The Tour finally has gone to statistical record-keeping that allows us to see how good … “These Guys Are Good” … really are.

Let’s take one of my intermediate benchmarks in testing… 18 footers. The Tour “make %” average from 18 feet is actually 17%, but as we modify upward all Tour averages to account for the repeated same distance (but different line) putts effect, we boost that up to 18% in our models. If we were to boost for “reading break” advantage, the number goes to approximately 21%. But for this example, we’re sticking at 18% for our benchmark probability.

Now, suppose a Tour player (who was a composite, or average of them all) hit all 18 greens, and had eighteen straight 18 footers for birdie. This would of course be a (near) impossibility, but it’s illuminative for our purposes, so imagine it happens. How many birdie putts should the Pro make?

Simply put, 18% of 18 = 3.24, so on average, the number would be… Three (and maybe Four on a good day). But, will he repeatedly make 3? Nope.

The way to estimate the “spread” of results, is simple mathematics, courtesy of a Calvinist minister turned Mathematician named Jacob Bernoulli long ago… (you can learn about it here…

If we plug the probability (0.18), and trials (18) into the formula, it yields these probabilities (rounded)…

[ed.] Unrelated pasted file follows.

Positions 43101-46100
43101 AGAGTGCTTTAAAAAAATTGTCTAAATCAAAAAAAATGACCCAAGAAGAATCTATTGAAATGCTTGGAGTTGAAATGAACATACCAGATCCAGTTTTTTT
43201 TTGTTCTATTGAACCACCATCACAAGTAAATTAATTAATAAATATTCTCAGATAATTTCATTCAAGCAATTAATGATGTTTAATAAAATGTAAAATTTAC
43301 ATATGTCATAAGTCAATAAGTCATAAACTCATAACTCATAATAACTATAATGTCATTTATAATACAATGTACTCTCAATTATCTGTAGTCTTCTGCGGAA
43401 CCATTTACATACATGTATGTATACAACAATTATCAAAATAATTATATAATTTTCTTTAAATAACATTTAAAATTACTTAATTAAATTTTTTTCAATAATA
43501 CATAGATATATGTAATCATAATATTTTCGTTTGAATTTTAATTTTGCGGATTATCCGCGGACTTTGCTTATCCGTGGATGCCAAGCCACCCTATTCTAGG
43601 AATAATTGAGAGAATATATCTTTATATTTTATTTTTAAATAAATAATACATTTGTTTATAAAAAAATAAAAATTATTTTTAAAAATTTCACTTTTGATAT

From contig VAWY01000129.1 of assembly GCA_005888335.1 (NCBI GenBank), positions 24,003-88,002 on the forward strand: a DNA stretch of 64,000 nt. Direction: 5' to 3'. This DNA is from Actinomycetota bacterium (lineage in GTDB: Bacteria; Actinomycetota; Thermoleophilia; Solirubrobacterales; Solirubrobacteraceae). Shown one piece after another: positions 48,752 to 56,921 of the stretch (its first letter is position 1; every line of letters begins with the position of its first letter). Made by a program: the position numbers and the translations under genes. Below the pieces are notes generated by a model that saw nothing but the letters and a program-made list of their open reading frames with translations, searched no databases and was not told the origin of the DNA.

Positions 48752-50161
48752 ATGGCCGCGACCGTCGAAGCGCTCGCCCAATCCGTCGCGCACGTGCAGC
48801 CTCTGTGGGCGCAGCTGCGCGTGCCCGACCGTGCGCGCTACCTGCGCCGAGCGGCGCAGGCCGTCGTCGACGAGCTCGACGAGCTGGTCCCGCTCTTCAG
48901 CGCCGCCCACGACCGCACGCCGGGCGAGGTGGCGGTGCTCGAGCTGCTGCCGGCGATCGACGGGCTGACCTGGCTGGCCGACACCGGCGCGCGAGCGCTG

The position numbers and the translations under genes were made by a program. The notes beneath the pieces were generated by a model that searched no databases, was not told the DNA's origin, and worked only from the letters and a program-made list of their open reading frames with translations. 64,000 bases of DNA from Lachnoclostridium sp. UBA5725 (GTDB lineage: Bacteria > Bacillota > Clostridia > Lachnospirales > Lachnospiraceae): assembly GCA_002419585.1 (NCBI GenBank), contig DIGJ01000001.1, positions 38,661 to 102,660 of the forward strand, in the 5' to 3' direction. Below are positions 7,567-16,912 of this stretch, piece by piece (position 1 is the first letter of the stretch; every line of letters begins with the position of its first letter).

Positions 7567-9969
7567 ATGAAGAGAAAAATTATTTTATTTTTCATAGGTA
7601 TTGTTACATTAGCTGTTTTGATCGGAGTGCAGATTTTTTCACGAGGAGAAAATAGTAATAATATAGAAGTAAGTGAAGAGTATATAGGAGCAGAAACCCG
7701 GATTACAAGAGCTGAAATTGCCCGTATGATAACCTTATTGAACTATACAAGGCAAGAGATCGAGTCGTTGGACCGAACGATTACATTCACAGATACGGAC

0 makes… 3%

1 make… 11%

2 makes… 21%

3 makes… 24%

4 makes… 20%

5 makes… 12%

6 makes… 6%

7 makes… 2%

8 or more… 1%

So the probability of making 7 or more is about the same as making 0. About 3% each. But both are fairly likely, at any given round.

Oh yeah, the odds on making 17 of 18? Three in a trillion… try to make that many!

What does the above tell us? It tells us that it is not possible to find causality in a single round, for an “input” factor, like for example, changing the putter used. You need statistical data that is of significance… enough to give a level of confidence to your assertion. Just as you wouldn’t flip a coin three times, observe two heads occurances, and declare that two-thirds of all future flips would be heads with that coin.

The make values here are quite a spread… graphically, it looks like this… and on another post, I’ll show how many rounds are necessary, and why, to draw valid inference from the data.

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